- Q: What is the expected end result of an ACT prep course?
- A: An ACT prep class should improve your score. Some schools guarantee a certain percentage gain, but others do not. By the end of the class, it is reasonable to expect your score to improve by at least 10 percent, unless you have large gaps in your education. For instance, if you know you are several years behind your peers in math, it is not reasonable to achieve a 10 percent increase in score after one ACT class.
- Q: What is the best way to prepare for an ACT prep course?
- A: Ask the ACT prep school for an initial evaluation, and go over the results with a representative of the school. If your scores are well below normal in any one area, spend time on that one area prior to signing up for the ACT prep class. Take another class, perhaps at a school that specializes in tutoring, to gain more skills in those areas where you are especially weak.
FAQs About Registering for the ACT
Taking the ACT is an important part of a student’s life, but registering for the test may seem like a confusing process. Read on for some answers to frequently asked questions about navigating this potentially difficult process to make it just a little easier.
- Q: What is the easiest way to register for the test?
- A: By far, the easiest way to register for the ACT is to do online registration. The ACT allows you to go online, set up an account and register instantly to take the test at the test center of your choice. If that location has already filled up, the site tells you immediately, allowing you to choose another location. The regular ACT costs $34; if you choose to do the essay component, the total cost is $49.50. Late registration entails a further $21 fee. You can also register by mail, though this method takes longer.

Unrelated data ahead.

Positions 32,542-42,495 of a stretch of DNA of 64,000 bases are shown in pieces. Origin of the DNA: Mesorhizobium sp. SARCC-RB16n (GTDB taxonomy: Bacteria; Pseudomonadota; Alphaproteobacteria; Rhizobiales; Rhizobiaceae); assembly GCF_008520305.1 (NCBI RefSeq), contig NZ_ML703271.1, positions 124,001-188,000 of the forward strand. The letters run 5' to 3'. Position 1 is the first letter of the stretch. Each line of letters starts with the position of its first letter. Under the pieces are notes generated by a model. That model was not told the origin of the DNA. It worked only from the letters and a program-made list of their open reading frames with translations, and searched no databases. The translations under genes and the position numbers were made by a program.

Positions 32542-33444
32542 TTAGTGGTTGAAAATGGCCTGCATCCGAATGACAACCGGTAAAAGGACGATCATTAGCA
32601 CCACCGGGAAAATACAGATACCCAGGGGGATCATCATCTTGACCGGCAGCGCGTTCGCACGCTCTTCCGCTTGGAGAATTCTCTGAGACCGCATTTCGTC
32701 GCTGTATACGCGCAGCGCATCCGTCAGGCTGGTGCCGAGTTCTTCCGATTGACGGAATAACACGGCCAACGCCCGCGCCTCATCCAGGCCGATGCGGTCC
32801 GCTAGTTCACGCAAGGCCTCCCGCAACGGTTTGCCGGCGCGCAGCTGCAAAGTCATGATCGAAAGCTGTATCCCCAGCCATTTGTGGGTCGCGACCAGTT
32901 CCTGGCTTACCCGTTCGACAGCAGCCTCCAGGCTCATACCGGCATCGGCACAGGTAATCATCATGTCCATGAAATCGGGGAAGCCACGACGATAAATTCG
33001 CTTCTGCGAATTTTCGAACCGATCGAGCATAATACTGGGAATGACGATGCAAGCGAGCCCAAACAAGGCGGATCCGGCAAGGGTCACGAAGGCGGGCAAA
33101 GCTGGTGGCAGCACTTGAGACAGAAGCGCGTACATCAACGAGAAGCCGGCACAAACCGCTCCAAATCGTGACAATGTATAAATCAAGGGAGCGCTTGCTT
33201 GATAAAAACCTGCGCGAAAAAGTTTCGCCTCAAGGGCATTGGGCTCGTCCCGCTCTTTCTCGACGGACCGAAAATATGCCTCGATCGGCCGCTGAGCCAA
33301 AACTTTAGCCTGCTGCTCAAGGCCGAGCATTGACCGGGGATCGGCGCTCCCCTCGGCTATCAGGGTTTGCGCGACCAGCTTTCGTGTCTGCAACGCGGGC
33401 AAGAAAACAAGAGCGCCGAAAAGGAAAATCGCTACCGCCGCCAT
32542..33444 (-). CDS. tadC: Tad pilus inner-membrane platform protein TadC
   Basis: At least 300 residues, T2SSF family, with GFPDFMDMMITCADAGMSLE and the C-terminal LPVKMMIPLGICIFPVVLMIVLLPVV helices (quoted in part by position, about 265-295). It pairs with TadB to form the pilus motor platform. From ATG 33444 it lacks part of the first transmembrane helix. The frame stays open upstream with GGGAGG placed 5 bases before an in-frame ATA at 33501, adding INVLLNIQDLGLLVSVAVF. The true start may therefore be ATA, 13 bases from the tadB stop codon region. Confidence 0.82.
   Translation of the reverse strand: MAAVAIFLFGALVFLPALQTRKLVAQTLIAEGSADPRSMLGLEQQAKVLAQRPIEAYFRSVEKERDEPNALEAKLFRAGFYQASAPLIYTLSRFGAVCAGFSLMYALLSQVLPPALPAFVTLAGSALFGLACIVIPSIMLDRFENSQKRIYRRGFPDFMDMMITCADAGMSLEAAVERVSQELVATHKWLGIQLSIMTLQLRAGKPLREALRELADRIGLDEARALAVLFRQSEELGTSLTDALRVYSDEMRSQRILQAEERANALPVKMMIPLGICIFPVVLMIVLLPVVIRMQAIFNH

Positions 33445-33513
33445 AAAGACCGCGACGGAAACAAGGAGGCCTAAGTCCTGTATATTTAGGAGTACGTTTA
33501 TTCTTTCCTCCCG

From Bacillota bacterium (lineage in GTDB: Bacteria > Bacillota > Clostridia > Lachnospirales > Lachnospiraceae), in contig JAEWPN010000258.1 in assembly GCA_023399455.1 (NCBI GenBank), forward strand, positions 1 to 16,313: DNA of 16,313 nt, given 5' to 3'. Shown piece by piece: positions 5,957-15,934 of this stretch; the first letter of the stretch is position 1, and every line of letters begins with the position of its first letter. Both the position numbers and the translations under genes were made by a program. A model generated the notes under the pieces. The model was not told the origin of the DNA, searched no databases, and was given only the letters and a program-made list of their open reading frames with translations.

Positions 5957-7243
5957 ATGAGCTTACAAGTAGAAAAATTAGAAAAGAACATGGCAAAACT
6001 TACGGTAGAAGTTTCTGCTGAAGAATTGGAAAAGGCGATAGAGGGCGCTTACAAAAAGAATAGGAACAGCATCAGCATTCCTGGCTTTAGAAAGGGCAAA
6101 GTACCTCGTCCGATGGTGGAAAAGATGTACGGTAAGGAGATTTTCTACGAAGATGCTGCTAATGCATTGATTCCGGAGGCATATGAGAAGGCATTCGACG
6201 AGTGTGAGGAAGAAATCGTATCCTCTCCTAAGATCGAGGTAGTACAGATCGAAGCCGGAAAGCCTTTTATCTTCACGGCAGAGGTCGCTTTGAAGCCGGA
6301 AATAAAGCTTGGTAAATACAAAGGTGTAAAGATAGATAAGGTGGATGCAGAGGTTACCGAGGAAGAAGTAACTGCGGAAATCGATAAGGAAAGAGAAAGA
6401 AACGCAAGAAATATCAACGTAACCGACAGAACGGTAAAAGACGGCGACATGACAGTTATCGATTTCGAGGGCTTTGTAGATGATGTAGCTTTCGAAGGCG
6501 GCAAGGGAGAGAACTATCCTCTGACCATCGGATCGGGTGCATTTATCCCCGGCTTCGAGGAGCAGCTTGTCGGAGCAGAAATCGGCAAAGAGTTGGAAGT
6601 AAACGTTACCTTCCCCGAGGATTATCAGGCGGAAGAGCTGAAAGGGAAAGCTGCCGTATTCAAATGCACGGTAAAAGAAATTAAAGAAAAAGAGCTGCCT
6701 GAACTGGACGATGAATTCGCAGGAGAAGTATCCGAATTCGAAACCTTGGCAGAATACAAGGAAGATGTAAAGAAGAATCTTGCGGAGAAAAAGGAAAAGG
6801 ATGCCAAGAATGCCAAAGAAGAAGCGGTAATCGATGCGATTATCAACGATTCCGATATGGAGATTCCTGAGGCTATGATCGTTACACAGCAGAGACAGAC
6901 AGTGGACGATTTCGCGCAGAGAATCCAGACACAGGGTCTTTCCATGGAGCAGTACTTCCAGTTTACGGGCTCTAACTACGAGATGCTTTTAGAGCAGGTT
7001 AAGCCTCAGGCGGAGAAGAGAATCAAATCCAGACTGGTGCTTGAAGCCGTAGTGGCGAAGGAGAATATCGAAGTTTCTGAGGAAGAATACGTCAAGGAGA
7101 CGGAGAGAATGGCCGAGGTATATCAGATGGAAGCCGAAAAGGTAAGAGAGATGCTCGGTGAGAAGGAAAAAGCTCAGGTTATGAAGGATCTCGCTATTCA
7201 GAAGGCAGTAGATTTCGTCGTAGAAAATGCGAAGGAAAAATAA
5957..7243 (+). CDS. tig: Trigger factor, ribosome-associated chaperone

- Q: What if you miss the late registration deadline?
- A: The ACT offers standby testing for an extra $42 fee, which brings the total cost for a standby test to $76 ($91.50 with writing). Students who register for a standby slot are not guaranteed a slot and are served on a first-come-first-serve basis. If you take the test on standby, you may not cancel your scores, and you may have to wait longer for your results to come out.
- Q: How do you register for the ACT if you live in another country?
- A: To register to take the ACT in another country, you must go to the website. Once there, follow the prompts to register to take the test at an approved testing center in your country. If there are none in your country, you may sign up for arranged testing.
- Q: What is arranged testing?
- A: Arranged testing is for people who are disabled, too far away from a testing center or religiously unable to take a test on Saturdays. If you fit any of these categories, you can take the test at your school or house, though you must find someone to supervise the test for you.